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Watch Jimmy Kimmel and Kanye West awkwardly hug and make up
It's not all laughs, but here's an interesting look into the privileged life of celebrities — and Kanye's fascinating id
 

Two weeks ago, ABC late-night host Jimmy Kimmel and musician Kanye West got into a public brawl on TV and Twitter. Kimmel jokingly called it his "first rap feud," and swore it wasn't just another one of his publicity stunts.

On Wednesday night, just to prove it wasn't a ratings ploy, Kimmel had Kanye on his show to straighten things out. It's sort of like watching a therapy session, where the TV audience is the psychologist. When West came out, he and Kimmel didn't just shake hands. They hugged, albeit somewhat awkwardly.

Then Kimmel explained his side of the feud.

He played the clip that so offended Kanye — two children re-enacting a particularly self-aggrandizing portion of an interview West did with BBC Radio — then confessed that he didn't watch the whole interview before doing the sketch. "I figured," Kanye replied.

Kimmel said that West and much of the TV/internet audience may not be aware of it, but he's done this child re-enactment thing with Lady Gaga and other celebrities. "The main reason I did that is because I like to see kids curse," he added, getting the first laugh of the night from his guest. Then he and Kanye swore once more that this isn't one big publicity stunt. "I don't do publicity stunts, period," Kanye added. Because of course he said that.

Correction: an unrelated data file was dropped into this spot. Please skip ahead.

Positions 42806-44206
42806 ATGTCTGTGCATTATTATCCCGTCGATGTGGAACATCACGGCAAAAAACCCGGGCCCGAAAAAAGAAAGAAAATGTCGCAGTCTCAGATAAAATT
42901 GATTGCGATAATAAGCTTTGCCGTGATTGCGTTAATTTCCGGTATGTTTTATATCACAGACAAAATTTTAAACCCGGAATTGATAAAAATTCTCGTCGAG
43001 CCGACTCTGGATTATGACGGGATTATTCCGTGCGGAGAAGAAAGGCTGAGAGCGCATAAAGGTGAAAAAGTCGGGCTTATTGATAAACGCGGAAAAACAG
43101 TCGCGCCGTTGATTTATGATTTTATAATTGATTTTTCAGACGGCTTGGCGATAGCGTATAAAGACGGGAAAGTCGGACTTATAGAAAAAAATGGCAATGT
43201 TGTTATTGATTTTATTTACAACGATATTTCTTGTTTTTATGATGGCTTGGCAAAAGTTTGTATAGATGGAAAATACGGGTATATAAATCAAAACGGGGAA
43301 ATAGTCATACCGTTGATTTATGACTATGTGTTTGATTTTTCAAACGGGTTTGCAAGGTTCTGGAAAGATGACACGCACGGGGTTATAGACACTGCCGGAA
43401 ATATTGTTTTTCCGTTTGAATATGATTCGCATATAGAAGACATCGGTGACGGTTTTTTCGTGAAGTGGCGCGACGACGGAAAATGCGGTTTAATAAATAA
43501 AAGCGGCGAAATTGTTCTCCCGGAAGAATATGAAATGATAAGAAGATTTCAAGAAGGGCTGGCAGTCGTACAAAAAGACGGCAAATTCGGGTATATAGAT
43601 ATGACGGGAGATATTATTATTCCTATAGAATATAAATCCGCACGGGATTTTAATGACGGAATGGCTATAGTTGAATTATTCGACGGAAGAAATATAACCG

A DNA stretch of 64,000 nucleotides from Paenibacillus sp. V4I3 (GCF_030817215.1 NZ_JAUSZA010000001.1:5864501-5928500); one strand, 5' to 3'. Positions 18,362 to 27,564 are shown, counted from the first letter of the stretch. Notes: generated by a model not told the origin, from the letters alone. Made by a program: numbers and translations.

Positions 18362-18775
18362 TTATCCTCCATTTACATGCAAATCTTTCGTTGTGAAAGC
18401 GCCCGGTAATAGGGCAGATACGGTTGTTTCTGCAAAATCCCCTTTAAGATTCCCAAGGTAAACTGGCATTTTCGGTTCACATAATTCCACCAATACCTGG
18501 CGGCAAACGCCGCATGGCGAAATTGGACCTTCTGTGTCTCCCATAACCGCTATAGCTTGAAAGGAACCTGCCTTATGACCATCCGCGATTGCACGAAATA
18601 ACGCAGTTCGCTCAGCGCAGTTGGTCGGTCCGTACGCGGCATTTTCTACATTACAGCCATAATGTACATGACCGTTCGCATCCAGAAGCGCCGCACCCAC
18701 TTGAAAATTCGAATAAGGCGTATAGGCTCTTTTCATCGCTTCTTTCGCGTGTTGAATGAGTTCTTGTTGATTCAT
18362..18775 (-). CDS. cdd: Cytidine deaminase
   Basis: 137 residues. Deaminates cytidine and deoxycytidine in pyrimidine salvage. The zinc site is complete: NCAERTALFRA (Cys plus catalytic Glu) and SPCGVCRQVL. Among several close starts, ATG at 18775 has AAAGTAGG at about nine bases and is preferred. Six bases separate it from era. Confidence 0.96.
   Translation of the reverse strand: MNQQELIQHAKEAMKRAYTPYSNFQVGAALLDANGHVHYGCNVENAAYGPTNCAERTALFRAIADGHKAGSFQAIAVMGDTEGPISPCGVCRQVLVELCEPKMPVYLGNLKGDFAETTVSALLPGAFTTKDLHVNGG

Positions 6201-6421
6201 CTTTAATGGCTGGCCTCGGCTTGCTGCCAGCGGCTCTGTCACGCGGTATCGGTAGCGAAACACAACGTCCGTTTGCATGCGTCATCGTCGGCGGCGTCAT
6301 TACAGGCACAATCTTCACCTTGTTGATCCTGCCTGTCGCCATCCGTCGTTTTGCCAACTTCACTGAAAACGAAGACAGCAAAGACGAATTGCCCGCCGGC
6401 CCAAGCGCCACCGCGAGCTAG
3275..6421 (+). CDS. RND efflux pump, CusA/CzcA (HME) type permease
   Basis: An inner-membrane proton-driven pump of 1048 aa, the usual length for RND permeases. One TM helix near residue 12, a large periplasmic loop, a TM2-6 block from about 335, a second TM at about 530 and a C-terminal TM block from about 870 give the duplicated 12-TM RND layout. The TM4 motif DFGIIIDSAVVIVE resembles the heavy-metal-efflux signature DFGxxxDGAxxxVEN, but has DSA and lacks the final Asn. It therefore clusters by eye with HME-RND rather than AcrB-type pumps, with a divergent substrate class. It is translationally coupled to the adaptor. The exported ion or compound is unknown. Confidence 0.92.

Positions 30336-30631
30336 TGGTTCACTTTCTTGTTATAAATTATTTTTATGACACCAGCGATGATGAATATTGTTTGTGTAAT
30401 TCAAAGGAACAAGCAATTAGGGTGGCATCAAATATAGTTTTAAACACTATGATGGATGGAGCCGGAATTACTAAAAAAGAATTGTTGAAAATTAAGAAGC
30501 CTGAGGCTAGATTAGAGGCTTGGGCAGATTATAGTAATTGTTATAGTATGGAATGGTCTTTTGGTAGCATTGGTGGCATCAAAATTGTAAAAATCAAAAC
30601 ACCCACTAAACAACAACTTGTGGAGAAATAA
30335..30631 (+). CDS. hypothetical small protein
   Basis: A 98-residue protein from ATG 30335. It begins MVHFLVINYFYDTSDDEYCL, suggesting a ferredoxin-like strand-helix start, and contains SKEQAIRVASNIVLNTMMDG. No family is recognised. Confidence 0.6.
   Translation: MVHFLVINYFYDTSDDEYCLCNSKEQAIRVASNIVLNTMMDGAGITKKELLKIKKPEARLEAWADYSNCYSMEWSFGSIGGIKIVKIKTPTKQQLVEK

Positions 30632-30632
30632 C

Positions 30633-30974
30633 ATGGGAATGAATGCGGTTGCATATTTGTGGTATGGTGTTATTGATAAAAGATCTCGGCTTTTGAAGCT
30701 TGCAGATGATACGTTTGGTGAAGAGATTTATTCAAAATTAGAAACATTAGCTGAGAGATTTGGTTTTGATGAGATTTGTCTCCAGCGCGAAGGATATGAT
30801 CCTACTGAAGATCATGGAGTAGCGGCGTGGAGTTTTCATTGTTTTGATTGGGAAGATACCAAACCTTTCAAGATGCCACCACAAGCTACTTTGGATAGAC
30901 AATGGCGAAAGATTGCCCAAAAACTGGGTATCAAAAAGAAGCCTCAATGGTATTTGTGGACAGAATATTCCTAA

In Part 2 of the interview, Kanye gave us his side of the story. He took Kimmel's skit so personally, he explained, because he knows Kimmel, and because he's built up a lot of steam from years of being disrespected by journalists and paparazzi he doesn't know. "We kind of just took it back to high school for a little bit," West explained, summing up their whole feud. Another highlight: Kimmel told West: "A lot of people think you're a jerk." Watch Kanye's expression:

The rest of the interview is below. It's largely a monologue by Kanye, about Kanye. And since West is a pretty entertaining monologist, there are some real gems for those with 16 minutes to spare:

 
Peter Weber is a senior editor at TheWeek.com, and has handled the editorial night shift since 2008. A graduate of Northwestern University, Peter has worked at Facts on File and The New York Times Magazine. He speaks Spanish and Italian, and plays in an Austin rock band.

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